The basic pension has been the same for everyone except in the case of married couples where both parties receive old age pensions. The sum of their two pensions is less than twice that of a person who is not married to another person receiving an old-age pension. From 1993 a new requirement was introduced: to be eligible for a full basic pension, 40 years of residence in Sweden between the ages of 16 and 64, or 30 years of earnings, are required (only the years with earnings that amount to at least a full base amount are included). If these requirements are not fulfilled, the pension is reduced proportionally.
To be eligible for a supplementary pension — the ATP-pension — three years’ earnings at least one base amount per year are required, while 30 years earnings at the same level are required for a full pension. The pension is based on the average of the 15 years with the highest (real) earnings. If a person has less than 30 years’ with earnings, the pension is reduced proportionally. There is a ceiling of 7.5 base amounts. Earnings above 7.5 base amounts do not affect the size of the pension. Additional pension supplements and housing supplements are granted to those who have low, or no, supplementary pensions.
Between 1913 and 1 July 1976 the retirement age was 67. Since then it has been 65. Since 1960, a reduced early old age pension and an enhanced late old age pension have been available options. It used to be possible to draw an early old age pension from the age of 63. This age was reduced to 60 in 1976 when the general retirement age was lowered, but raised to 61 in 1998. The pension continues to be reduced after 65 too, if it is taken up before that age. Since 1960 it has been possible to delay drawing the pension until the age of 70. In 1960 it became possible to draw half an old age pension (with the reduction or enhancement calculated according to the same principles as for a full pension). The age interval has been the same as for a full pension. The option of a quarter and a three-quarters old age pension has been available since July 1993.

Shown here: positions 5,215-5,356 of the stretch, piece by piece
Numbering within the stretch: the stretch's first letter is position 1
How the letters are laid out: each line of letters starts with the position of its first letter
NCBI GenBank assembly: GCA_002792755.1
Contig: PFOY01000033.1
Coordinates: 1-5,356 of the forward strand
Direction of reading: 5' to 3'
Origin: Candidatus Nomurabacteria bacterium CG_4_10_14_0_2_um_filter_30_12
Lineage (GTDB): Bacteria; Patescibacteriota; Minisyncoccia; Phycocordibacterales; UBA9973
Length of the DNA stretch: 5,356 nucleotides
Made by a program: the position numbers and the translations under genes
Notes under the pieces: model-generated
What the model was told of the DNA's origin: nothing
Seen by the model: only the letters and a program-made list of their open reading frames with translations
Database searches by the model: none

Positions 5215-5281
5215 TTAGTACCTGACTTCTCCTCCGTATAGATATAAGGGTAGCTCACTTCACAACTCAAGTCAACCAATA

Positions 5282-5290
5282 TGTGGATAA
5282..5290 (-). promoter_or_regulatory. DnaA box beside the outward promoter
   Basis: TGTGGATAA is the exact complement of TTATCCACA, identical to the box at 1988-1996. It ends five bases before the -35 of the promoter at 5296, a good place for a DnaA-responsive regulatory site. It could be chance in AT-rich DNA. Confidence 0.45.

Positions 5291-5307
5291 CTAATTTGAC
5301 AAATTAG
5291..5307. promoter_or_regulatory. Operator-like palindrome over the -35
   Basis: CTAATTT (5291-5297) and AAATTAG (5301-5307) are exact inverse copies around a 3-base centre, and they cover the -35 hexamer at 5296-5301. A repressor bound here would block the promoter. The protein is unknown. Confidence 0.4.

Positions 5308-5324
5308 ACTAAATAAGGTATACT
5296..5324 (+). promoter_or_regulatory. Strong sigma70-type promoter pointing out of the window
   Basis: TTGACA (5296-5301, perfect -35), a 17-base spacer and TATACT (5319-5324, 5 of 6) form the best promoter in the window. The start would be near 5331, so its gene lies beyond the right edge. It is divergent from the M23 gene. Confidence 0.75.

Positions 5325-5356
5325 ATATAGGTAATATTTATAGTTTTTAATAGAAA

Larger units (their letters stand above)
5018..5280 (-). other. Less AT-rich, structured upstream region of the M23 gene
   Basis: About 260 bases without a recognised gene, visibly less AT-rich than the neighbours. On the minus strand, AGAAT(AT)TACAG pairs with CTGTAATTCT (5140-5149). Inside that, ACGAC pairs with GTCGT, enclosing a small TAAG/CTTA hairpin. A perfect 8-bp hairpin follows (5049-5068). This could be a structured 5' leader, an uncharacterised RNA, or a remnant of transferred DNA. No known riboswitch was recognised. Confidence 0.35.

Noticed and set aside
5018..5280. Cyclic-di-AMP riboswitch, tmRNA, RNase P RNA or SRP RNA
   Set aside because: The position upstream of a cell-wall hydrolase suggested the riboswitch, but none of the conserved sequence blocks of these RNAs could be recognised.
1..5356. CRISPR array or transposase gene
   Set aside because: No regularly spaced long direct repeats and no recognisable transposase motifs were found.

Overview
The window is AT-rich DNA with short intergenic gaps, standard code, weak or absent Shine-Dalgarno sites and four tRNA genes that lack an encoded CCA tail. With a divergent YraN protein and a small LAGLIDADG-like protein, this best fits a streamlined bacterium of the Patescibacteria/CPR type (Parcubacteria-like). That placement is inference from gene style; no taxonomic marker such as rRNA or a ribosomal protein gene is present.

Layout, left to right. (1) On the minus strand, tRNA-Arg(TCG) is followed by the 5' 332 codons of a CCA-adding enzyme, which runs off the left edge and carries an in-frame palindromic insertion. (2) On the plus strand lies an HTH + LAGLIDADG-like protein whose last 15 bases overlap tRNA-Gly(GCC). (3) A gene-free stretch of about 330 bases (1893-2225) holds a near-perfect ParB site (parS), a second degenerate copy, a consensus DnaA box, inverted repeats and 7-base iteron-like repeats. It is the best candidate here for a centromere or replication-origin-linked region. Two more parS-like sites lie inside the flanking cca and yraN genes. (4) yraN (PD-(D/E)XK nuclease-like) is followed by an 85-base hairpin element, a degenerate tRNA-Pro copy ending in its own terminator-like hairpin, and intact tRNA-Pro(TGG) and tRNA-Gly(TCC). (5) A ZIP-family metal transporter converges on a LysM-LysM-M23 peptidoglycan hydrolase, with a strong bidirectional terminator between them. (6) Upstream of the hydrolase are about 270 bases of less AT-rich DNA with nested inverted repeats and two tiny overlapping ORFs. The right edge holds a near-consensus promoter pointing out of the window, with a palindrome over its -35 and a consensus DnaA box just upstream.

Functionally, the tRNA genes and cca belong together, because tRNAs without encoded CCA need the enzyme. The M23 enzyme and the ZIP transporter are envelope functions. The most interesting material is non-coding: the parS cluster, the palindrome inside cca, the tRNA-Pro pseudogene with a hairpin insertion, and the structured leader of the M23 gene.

The ATP pension system was a pay-as-you-go system, but combined with partial funding. A pay-roll fee and revenues from the funds have mainly financed the supplementary pensions. At the end of 1995 the AP-funds (the funds for the ATP-pensions) amounted to SEK 564 billion, which was roughly five times the total sum distributed in ATP-pensions in a year. The basic pension (folkpension) has been financed from the state budget, although there has been a special payroll fee for the basic pension.
Eskil Wadensjö: Swedish Institute for Social Research, Stockholm University.
Tags: Ageing populatin employment, Swedish model, Swedish Pension System